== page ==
Impact Factor 3.644 | CiteScore 3.4
More on impact ›

Original Research ARTICLE

Front. Endocrinol., 13 November 2020 | https://doi.org/10.3389/fendo.2020.597878

Impact of the Chemokine Receptors CXCR4 and CXCR7 on Clinical Outcome in Adrenocortical Carcinoma

Irina Chifu1†, Britta Heinze1*†, Carmina T. Fuss1, Katharina Lang2,3, Matthias Kroiss1,4, Stefan Kircher5, Cristina L. Ronchi1,2,3, Barbara Altieri1, Andreas Schirbel4,6, Martin Fassnacht1,4 and Stefanie Hahner1,4
  • 1Division of Endocrinology and Diabetes, Department of Medicine I, University Hospital of Wuerzburg, University of Wuerzburg, Wuerzburg, Germany
  • 2Institute of Metabolism and Systems Research, University of Birmingham, Birmingham, United Kingdom
  • 3Centre for Endocrinology, Diabetes and Metabolism, Birmingham Health Partners, Birmingham, United Kingdom
  • 4Comprehensive Cancer Center Mainfranken, University of Wuerzburg, Wuerzburg, Germany
  • 5Institute of Pathology, Interdisciplinary Bank of Biomaterials and Data (ibdw), University of Wuerzburg, Wuerzburg, Germany
  • 6Department of Nuclear Medicine, University Hospital of Wuerzburg, University of Wuerzburg, Wuerzburg, Germany

Chemokine receptors have a negative impact on tumor progression in several human cancers and have therefore been of interest for molecular imaging and targeted therapy. However, their clinical and prognostic significance in adrenocortical carcinoma (ACC) is unknown. The aim of this study was to evaluate the chemokine receptor profile in ACC and to analyse its association with clinicopathological characteristics and clinical outcome. A chemokine receptor profile was initially evaluated by quantitative PCR in 4 normal adrenals, 18 ACC samples and human ACC cell line NCI-H295. High expression of CXCR4 and CXCR7 in both healthy and malignant adrenal tissue and ACC cells was confirmed. In the next step, we analyzed the expression and cellular localization of CXCR4 and CXCR7 in ACC by immunohistochemistry in 187 and 84 samples, respectively. These results were correlated with clinicopathological parameters and survival outcome. We detected strong membrane expression of CXCR4 and CXCR7 in 50% of ACC samples. Strong cytoplasmic CXCR4 staining was more frequent among samples derived from metastases compared to primaries (p=0.01) and local recurrences (p=0.04). CXCR4 membrane staining positively correlated with proliferation index Ki67 (r=0.17, p=0.028). CXCR7 membrane staining negatively correlated with Ki67 (r=−0.254, p=0.03) but positively with tumor size (r=0.3, p=0.02). No differences in progression-free or overall survival were observed between patients with strong and weak staining intensities for CXCR4 or CXCR7. Taken together, high expression of CXCR4 and CXCR7 in both local tumors and metastases suggests that some ACC patients might benefit from CXCR4/CXCR7-targeted therapy.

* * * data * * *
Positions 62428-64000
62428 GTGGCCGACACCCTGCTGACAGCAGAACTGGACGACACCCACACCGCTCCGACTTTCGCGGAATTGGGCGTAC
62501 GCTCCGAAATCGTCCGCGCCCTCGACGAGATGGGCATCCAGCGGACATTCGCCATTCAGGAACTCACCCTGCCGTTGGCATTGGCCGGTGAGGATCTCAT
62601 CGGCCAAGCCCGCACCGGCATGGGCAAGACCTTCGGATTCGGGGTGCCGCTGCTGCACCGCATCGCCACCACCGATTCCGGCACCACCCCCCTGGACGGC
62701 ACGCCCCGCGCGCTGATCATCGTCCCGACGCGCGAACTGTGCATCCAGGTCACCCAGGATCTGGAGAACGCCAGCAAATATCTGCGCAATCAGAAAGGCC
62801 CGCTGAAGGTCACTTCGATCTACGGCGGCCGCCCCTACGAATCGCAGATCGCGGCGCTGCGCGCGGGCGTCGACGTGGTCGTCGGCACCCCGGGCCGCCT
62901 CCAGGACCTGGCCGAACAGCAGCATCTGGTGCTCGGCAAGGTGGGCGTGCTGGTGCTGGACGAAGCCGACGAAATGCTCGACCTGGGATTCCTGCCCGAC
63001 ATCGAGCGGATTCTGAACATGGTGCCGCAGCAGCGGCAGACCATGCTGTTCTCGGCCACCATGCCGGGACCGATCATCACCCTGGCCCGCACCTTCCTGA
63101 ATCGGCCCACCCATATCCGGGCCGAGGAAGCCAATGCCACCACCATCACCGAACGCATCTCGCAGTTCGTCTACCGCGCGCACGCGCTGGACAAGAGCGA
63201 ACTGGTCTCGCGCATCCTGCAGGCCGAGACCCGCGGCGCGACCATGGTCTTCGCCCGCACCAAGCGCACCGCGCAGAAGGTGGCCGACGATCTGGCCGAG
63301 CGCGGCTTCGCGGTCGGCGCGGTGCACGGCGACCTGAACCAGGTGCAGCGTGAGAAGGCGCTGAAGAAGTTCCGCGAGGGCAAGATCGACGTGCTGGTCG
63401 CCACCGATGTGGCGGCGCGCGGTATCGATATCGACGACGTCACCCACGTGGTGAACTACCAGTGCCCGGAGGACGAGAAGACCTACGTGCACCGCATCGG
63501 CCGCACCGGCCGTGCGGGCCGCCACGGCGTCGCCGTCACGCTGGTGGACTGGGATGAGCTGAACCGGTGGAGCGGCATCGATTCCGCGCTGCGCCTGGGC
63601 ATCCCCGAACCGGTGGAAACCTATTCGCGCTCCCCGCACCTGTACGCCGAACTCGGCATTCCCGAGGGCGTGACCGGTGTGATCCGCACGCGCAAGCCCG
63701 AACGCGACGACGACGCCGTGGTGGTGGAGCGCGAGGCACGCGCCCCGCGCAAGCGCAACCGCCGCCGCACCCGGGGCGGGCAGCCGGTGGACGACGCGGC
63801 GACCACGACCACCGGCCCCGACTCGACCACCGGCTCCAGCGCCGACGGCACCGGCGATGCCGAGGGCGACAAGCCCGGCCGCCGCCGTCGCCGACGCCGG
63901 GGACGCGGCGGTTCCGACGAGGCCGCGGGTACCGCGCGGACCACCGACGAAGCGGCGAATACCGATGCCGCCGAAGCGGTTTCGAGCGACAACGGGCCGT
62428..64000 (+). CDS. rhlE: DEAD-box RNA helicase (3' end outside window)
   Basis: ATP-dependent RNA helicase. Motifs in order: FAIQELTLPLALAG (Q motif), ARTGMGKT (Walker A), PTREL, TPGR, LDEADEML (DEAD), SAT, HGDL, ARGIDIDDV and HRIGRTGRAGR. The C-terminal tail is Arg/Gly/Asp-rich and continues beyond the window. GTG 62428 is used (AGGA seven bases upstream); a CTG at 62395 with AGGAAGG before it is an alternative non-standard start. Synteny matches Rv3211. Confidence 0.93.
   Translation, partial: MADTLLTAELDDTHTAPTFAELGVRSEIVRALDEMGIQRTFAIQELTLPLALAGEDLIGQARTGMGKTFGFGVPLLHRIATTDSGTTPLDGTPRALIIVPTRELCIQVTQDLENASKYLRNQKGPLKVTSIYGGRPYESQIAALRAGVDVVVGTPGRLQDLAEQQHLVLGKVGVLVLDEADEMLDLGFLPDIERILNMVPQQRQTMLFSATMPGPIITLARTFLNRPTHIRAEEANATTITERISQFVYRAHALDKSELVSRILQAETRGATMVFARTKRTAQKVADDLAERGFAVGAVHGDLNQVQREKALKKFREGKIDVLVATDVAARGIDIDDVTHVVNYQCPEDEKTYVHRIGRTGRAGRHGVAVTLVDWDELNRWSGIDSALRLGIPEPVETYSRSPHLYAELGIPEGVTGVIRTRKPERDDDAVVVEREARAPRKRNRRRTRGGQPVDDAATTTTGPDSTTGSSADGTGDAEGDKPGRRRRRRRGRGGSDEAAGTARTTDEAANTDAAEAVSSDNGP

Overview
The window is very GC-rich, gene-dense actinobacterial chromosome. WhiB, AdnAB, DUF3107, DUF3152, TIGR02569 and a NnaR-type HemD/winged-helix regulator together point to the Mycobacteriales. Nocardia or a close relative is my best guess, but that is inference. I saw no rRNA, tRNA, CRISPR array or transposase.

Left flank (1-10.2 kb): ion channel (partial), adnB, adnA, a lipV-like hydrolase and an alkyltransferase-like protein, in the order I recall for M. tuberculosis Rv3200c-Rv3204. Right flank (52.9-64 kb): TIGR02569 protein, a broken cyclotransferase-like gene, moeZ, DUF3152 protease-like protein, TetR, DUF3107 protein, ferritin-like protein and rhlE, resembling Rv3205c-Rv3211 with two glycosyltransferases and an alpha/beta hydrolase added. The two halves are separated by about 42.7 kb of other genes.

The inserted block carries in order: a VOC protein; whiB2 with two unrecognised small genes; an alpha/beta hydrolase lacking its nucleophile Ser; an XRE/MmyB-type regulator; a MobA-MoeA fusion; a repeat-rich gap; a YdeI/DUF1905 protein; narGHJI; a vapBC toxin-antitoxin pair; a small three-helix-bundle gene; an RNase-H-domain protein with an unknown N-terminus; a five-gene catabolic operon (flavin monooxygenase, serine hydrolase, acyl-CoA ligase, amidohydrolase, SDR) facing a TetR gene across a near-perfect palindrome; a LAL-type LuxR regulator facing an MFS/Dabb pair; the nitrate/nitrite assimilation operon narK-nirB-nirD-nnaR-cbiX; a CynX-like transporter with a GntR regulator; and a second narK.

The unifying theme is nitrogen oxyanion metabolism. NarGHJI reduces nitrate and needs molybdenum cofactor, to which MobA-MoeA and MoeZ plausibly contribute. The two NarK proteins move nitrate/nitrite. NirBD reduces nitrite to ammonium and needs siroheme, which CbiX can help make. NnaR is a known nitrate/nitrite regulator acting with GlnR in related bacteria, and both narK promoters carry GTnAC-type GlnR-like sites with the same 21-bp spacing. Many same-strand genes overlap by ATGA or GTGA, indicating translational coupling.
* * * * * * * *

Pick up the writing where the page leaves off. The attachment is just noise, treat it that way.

Introduction

Chemokines and their receptors play a major role in immune cell trafficking in both physiological and pathological settings (1, 2). They are an active component of the tumor microenvironment, driving tumor-specific immune responses and promoting invasion, metastasis, stemness and resistance to chemo- and radiotherapy (1, 2). Recently, expression of CXCR4 was reported in primary tumors and metastatic lesions of patients with ACC both at protein level in vitro and in vivo using radiolabeled CXCR4 ligands (3, 4).

CXCR4, a classical transmembrane G protein-coupled receptor, has been associated with more aggressive tumor phenotypes and poor prognosis in several cancer types (58). Its ligand CXCL12 (SDF-1) is highly abundant in tissues that are common sites of metastasis such as lymph nodes, lung or bone, suggesting a specific chemokine-mediated trafficking-pattern of circulating tumor cells (6, 9, 10). CXCR7, an atypical chemokine receptor with a ten times higher affinity for CXCL12 compared to CXCR4, was detected at protein level in ACC metastases and correlated with CXCR4 expression (4). CXCR7 can generate CXCL12 gradients for CXCR4 but also acts as a CXCL12 “scavenger”, as it is constantly recycled to the cell membrane after ligand binding (11, 12). In cancer, CXCR7 mainly promotes local tumor growth and angiogenesis (1113).